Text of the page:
The Balboa Theatre
An 18-year redevelopment battle
By Welton Jones
The Balboa Theatre, now contiguous with the Horton Plaza Shopping Center, opened March 28, 1924, at the southwest corner of 4th and E Streets. The Balboa was the city's first big downtown theater built for the exploding popularity of motion pictures.
A well-designed combination stage and screen house from the era of palatial theaters, this 1,500-seat, single-balcony playhouse has fine acoustics, a commodious orchestra pit, a stage the size of most Broadway stages, a high and wide stage house for hanging scenery, a spacious assortment of dressing rooms and even a pair of live waterfalls on either side of the proscenium arch.
Designed by architect William Wheeler, himself a sometime stage performer, the Balboa was owned and operated by Robert E. Hicks, a former Colorado newspaperman and columnist for the San Diego Union, who also was involved with the Plaza and Cabrillo theaters around the corner on Horton Plaza.
The Balboa Theatre, 2008. Photo by Sandé Lollis
During the 1920s, the theater presented a mixture of vaudeville performances and films, with several shows daily. The 426-pipe Robert Morton pipe organ installed in the Balboa was built in Van Nuys in 1922 and moved to the new Fox Theatre in 1929.
The Balboa was remodeled for sound pictures in 1930, when a new neon marquee was added, and soon became the city's leading venue for Spanish-language films and stage shows. After 1932, however, the theater was used mainly as a film house on "the wrong side of Broadway" with occasional stage shows.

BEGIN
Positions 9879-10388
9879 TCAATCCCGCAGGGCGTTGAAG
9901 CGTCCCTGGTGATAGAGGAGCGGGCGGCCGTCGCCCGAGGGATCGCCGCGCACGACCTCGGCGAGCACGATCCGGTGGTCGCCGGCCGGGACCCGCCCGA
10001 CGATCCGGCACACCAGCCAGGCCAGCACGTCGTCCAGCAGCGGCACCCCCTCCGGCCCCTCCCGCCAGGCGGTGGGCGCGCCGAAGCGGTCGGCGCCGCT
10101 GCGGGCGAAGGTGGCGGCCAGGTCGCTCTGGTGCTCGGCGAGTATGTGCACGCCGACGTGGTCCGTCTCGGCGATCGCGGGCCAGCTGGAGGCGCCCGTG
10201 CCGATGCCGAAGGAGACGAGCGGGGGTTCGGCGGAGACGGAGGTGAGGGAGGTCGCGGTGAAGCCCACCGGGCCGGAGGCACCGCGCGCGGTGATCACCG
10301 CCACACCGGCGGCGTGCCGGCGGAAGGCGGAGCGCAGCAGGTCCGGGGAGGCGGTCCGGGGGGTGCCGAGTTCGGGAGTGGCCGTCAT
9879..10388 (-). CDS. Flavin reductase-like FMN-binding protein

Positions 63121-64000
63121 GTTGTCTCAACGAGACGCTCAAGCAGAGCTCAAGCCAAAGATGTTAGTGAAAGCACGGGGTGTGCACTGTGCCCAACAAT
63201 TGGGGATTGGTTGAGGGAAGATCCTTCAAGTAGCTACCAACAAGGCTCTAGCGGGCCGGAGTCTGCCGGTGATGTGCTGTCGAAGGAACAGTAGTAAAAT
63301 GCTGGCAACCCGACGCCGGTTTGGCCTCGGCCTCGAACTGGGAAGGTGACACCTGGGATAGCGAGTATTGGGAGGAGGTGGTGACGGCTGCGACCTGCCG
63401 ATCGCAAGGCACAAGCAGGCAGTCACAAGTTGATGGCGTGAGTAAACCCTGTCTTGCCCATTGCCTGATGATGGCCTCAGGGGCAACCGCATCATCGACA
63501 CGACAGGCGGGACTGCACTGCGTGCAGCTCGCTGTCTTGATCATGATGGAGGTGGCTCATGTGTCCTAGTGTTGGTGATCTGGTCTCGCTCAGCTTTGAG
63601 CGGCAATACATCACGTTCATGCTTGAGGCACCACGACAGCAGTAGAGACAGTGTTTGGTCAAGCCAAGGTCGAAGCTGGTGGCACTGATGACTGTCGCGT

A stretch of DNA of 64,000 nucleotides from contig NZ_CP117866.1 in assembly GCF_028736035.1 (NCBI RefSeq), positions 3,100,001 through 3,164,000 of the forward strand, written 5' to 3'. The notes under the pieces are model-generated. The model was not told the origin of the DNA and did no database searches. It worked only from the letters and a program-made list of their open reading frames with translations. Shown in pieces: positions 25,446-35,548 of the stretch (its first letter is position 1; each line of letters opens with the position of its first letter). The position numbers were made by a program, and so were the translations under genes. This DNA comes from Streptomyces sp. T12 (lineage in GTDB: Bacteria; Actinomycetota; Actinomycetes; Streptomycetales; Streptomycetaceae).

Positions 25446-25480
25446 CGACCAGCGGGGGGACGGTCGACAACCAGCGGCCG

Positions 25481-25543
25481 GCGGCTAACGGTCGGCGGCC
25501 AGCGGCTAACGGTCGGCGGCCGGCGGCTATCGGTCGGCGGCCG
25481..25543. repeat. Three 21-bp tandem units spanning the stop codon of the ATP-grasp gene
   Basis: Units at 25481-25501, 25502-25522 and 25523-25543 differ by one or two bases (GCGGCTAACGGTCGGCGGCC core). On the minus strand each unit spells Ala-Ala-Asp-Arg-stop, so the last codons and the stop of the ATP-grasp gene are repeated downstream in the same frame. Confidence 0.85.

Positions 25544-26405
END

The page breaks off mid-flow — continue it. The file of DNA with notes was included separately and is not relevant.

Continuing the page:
In 1959, when the Balboa was to be razed in favor of a parking lot, it was purchased by the Russo Family Enterprises, remodeled and operated by the Fox chain. The Russo family took over its operation in 1976 and eventually leased it to Walnut Properties, which operated the Paris Pussycat Theatre nearby. Though no X-rated films ever were shown at the Balboa, its management by Walnut further tarnished its reputation at a time when downtown theaters were being demolished wholesale in the name of redevelopment.
Architects of the Horton Plaza Shopping Center incorporated the Balboa's distinctive tiled dome into the general look of the shopping center, thus guaranteeing that the exterior, at least, would survive. The City bought the Balboa in 1986 through condemnation, but a scheme to gut the theater and turn it into an art museum floundered. After that, years passed with various failed attempts to restore the theatre. The Centre City Development Corporation provided minimum maintenance and a handful of boosters sustained interest until, at last, the desirability of a restored Balboa Theatre became obvious to all. Today the result, one of the most skillful, attractive, useful and sophisticated theatre restorations in the country, speaks for itself and brings credit to CCDC, the City of San Diego and everyone involved.
Editors note: After an 18-year redevelopment battle, and a five-year, $26.5-million restoration, the Balboa Theater again houses live performances open to the public. While there was a cast of many who helped preserve and protect the Balboa Theatre all along the way including representatives from SOHO, it was Steve and Mary Karo who founded Save Our Balboa Organization and kept the momentum moving. Through its receiving placement on the National Register of Historic Places to its now secure future, it is an irreplaceable piece of San Diego's heritage.
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The Balboa Theatre - An 18-year redevelopment battle
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